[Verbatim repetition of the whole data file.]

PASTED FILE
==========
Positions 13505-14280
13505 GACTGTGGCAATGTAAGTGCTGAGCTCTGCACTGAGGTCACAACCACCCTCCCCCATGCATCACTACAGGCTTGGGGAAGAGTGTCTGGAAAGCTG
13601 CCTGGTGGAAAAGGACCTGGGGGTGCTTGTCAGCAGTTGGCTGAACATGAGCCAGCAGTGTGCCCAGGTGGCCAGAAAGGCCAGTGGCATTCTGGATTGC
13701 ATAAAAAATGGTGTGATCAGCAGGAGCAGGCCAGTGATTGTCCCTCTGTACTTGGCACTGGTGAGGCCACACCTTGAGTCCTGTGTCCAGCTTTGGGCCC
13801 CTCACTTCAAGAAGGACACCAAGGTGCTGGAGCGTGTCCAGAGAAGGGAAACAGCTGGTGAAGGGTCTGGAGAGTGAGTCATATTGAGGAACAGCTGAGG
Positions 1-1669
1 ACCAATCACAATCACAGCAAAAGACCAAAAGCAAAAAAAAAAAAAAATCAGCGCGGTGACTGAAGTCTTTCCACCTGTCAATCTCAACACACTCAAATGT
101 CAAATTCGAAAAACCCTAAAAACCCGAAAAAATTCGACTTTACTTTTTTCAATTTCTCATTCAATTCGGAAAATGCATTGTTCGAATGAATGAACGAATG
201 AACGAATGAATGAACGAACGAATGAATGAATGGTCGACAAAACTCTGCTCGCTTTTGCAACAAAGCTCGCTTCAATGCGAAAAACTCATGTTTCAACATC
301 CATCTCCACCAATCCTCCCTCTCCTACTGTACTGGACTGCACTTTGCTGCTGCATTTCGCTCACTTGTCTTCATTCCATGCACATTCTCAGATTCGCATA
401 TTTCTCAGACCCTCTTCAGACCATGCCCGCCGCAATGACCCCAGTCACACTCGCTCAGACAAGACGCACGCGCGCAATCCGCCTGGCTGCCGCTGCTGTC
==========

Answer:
Positions 13505-14280
13505 GACTGTGGCAATGTAAGTGCTGAGCTCTGCACTGAGGTCACAACCACCCTCCCCCATGCATCACTACAGGCTTGGGGAAGAGTGTCTGGAAAGCTG
13601 CCTGGTGGAAAAGGACCTGGGGGTGCTTGTCAGCAGTTGGCTGAACATGAGCCAGCAGTGTGCCCAGGTGGCCAGAAAGGCCAGTGGCATTCTGGATTGC
13701 ATAAAAAATGGTGTGATCAGCAGGAGCAGGCCAGTGATTGTCCCTCTGTACTTGGCACTGGTGAGGCCACACCTTGAGTCCTGTGTCCAGCTTTGGGCCC
13801 CTCACTTCAAGAAGGACACCAAGGTGCTGGAGCGTGTCCAGAGAAGGGAAACAGCTGGTGAAGGGTCTGGAGAGTGAGTCATATTGAGGAACAGCTGAGG
Positions 1-1669
1 ACCAATCACAATCACAGCAAAAGACCAAAAGCAAAAAAAAAAAAAAATCAGCGCGGTGACTGAAGTCTTTCCACCTGTCAATCTCAACACACTCAAATGT
101 CAAATTCGAAAAACCCTAAAAACCCGAAAAAATTCGACTTTACTTTTTTCAATTTCTCATTCAATTCGGAAAATGCATTGTTCGAATGAATGAACGAATG
201 AACGAATGAATGAACGAACGAATGAATGAATGGTCGACAAAACTCTGCTCGCTTTTGCAACAAAGCTCGCTTCAATGCGAAAAACTCATGTTTCAACATC
301 CATCTCCACCAATCCTCCCTCTCCTACTGTACTGGACTGCACTTTGCTGCTGCATTTCGCTCACTTGTCTTCATTCCATGCACATTCTCAGATTCGCATA
401 TTTCTCAGACCCTCTTCAGACCATGCCCGCCGCAATGACCCCAGTCACACTCGCTCAGACAAGACGCACGCGCGCAATCCGCCTGGCTGCCGCTGCTGTC